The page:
4. The Myth: Shoulderstand and Headstand have a lot of benefits and should be a part of every yoga practice.
We’ve read in recent mainstream publications that shoulderstand can balance hormones, cure constipation and the common cold, strengthen the heart and respiratory system, decrease varicose veins, stimulate the root chakra, aid in sleep, and reduce wrinkles. Are you kidding me? These supposed benefits are unsupported by medical literature. Not only that, we believe these poses are inappropriate for most group yoga classes. In most cases, students’ necks aren’t prepared to support the weight of their bodies in these inverted positions.
Sadly, there are many who feel that a yoga practice is incomplete without including both of these poses. The truth is, these poses put the neck at risk. Our cervical spines should naturally have a lordotic (forward) curvature to be functional. Bending the neck at this angle is not only uncomfortable, but staying in this position for long periods of time can decrease this natural, functional curvature, and this can lead to disc herniations. In addition to this, the small bones of our neck (compared to the large ones in our lower back) were not meant to bear the weight of your body. Despite these claims, we have to wonder about the risk versus benefit here.
5. The Myth: Lotus Pose (Padmasana) is the ideal meditation seat.
Lotus requires extreme external rotation at the hip joint which most Western bodies are not prepared for and some bodies may not be able to do at all from a structural point of view. If your hips do not have that range of motion and you keep trying to force your foot onto your thigh something will give—and unfortunately, it’s usually the knee.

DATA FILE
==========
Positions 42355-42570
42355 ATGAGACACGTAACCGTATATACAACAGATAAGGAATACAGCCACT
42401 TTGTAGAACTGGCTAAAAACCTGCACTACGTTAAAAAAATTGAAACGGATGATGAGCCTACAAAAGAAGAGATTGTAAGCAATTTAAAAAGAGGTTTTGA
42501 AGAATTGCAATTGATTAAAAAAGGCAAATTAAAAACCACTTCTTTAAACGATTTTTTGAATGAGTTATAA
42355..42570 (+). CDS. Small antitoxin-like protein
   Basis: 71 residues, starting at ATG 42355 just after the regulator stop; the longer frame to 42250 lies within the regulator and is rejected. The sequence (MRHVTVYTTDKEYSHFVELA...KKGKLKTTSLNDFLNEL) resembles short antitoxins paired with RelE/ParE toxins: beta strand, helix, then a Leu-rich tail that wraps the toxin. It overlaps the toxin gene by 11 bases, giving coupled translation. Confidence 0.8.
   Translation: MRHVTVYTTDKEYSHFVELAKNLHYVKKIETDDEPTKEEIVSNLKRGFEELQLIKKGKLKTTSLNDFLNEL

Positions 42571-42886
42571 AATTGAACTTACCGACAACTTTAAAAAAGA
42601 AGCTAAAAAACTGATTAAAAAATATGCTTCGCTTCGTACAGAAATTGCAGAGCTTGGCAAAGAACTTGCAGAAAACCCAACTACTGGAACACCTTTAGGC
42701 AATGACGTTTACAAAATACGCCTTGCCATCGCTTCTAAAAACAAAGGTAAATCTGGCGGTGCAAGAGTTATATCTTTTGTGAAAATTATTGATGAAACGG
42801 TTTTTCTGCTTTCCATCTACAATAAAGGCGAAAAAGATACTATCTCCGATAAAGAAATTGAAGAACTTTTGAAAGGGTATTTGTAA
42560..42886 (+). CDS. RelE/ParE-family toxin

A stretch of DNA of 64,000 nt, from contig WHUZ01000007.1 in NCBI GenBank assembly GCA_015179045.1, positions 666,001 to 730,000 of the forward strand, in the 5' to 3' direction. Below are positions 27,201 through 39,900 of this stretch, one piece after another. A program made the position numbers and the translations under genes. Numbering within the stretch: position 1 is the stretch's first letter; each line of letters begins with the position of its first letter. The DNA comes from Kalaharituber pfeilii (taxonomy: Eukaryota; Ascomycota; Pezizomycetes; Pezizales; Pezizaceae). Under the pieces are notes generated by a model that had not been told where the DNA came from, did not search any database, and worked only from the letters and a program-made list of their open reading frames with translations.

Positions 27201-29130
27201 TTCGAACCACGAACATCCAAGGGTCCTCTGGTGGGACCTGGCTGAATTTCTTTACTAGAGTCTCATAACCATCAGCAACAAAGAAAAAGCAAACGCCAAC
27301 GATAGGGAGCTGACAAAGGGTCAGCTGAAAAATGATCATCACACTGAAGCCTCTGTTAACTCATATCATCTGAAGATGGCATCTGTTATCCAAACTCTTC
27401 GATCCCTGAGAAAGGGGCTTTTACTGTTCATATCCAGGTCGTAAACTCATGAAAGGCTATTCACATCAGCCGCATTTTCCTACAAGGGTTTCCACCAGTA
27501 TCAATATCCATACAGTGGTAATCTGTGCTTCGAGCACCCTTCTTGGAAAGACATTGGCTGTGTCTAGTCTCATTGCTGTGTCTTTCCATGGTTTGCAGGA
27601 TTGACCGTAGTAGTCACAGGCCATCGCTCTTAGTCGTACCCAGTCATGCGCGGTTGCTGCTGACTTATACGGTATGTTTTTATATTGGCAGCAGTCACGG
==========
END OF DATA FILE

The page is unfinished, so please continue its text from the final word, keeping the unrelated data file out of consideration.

The ideal meditation posture is one in which you have a balance of ease and effort and can breathe comfortably, maintaining the position for the duration of your meditation. It is important to feel comfortable so that you don’t strain your joints (and to foster a positive meditation practice that you’ll actually want to come back to instead of avoid).
6. The Myth: Yoga is the only kind of movement you need.
This could be true if all you had to do all day was practice yoga. The SAID (specific adaptation to imposed demand) principle essentially means that our bodies do what we prepare them for. Doing only yoga does not give us the muscular adaptations needed to lift heavier things, run faster, jump higher, punch harder, throw further, or endure long periods of physical demand.
Aside from this, yoga literally confines us to movement within our mat space, which unfortunately leaves little room for the three-dimensional movement we usually need in life. Yoga is a great supplement to other kinds of activity, but we recommend doing other forms of exercise as well.
7. The Myth: You have to straighten your legs to stretch your hamstrings.
Although we have always wondered what the general obsession with hamstring stretching is, we get asked about hamstring stretches a lot. You have three hamstring muscles, and two of them originate from the sitting bones (ischial tuberosities) of the pelvis and end at the back of your lower leg bone (tibia). While yes, knee extension does affect one of these attachments, the other attachment (the pelvic one) deals more directly with how you are able to move your pelvis and your trunk.
Locking out the knees in a hamstring stretch may prevent you from articulating your pelvis and getting the most out of this stretch. Try instead to bend the knees a bit (gasp!) and tilt your pelvis forward.
Photo Credit: Sarah Lee